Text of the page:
The “Your Right To Engage in Ignorant and Dangerous Speech Doesn’t Mean It Isn’t Unethical For Me To Help It Be As Loud As Possible” Dept.: ABC Full Circle and WordPress

Defending free speech doesn't mean you have to put dangerous speech where it will do the most 100 feet tall in Times Square.

As the New Year dawns, we see two companies in the communications business, and two situations raising the question, is it ethical or unethical to allow someone to use your product or service to broadcast harmful speech?

They took different paths, and both are being criticized. One company is ethical, the other is not.

The ethical company is WordPress.

A few days ago it took down one of its sites, Bare Naked Islam, after The Council on American-Islamic Relations (CAIR) complained that the site promoted violence against Muslims, which it surely did. When Muslims placed comments on the site, Bare Naked Islam published the IP and e-mail addresses of the commenters and suggested reprisals. Nonetheless, because it was CAIR’s complaint that triggered the removal, WordPress was criticized mightily in the conservative blogosphere for doing a Comedy Central—censoring legitimate free speech out of fear of Muslim violence. There is a very large distinction, however, between abandoning free speech in response to threats, as Comedy Central did in the infamous “South Park” incident, and responding responsibly to a legitimate complaint. Continue reading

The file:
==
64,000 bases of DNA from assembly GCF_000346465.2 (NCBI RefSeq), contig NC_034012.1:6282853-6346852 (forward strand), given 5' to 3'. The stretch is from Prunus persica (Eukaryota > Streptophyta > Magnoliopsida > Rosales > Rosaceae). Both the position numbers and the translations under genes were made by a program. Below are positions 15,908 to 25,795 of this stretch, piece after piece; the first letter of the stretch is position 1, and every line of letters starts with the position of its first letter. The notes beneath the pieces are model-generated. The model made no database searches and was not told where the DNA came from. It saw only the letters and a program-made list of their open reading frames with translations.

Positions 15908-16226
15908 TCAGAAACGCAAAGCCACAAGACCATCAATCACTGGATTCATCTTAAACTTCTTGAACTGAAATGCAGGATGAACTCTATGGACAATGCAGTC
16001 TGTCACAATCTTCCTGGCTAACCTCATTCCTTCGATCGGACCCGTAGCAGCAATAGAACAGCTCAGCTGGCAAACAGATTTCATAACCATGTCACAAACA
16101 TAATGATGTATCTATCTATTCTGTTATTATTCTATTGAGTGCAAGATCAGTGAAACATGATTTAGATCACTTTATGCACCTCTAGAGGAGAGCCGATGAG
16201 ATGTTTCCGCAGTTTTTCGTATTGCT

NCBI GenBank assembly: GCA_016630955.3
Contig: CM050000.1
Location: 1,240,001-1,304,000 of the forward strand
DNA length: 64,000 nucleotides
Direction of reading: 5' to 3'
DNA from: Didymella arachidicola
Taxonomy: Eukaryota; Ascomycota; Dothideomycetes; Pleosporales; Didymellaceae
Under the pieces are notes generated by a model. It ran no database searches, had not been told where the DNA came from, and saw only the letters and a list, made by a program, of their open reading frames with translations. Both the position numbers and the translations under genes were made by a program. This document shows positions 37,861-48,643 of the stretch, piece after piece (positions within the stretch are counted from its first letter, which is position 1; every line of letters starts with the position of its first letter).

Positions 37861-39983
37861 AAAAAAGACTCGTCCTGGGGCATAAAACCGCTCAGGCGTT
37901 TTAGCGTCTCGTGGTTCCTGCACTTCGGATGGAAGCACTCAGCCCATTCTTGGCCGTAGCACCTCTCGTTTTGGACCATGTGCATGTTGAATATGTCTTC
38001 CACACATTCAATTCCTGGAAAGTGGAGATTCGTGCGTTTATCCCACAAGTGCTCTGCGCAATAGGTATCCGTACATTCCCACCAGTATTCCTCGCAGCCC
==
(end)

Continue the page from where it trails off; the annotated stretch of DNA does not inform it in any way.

Philidelphia’s Conflicted, Shameless, Greedy—But Law-Abiding!— City Council

In the City of Brotherly Love, why shouldn't the City Council show a little love to itself--and its members' bank accounts?

Philadelphia, a city that like all cities these days is reeling under budget deficits, contemplating harsh cuts in city services and programs and raising taxes, is receiving a cruel lesson in the limits of public-mindedness by elected officials when the price is right.

Philadelphia City Councilwoman Marian Tasco retired yesterday, collected $478,057 in pension payments, and then plans to return to work after she is sworn-in on Monday to serve her seventh term. Register of Wills Ronald Donatucci retired Dec. 23 and will also return to work on Monday. He collected $366,797.

Why are they doing this? Because they can. Because it’s a lot of money. Because nobody can stop them. In Tasco’s case, because her irresponsible, disengaged, foolish constituency voted her into office despite ample warning that this is what she had planned. Continue reading

A Frightening Figure, Setting Off Ethics Alarms

We don't even know how to play Russian Roulette responsibly.

On Friday, the day before Christmas Eve when much of America was thinking about sugar plums,  lay-away plans, and protesting Christmas pageants, the Federal Accounting Office released its analysis of  the net present value of the nation’s Social Security and Medicare obligations, “net present value” being  the total funds that would have to be set aside today to pay the costs of these programs in the future. Seldom do figures so clearly indict the unethical practices and statements of so many.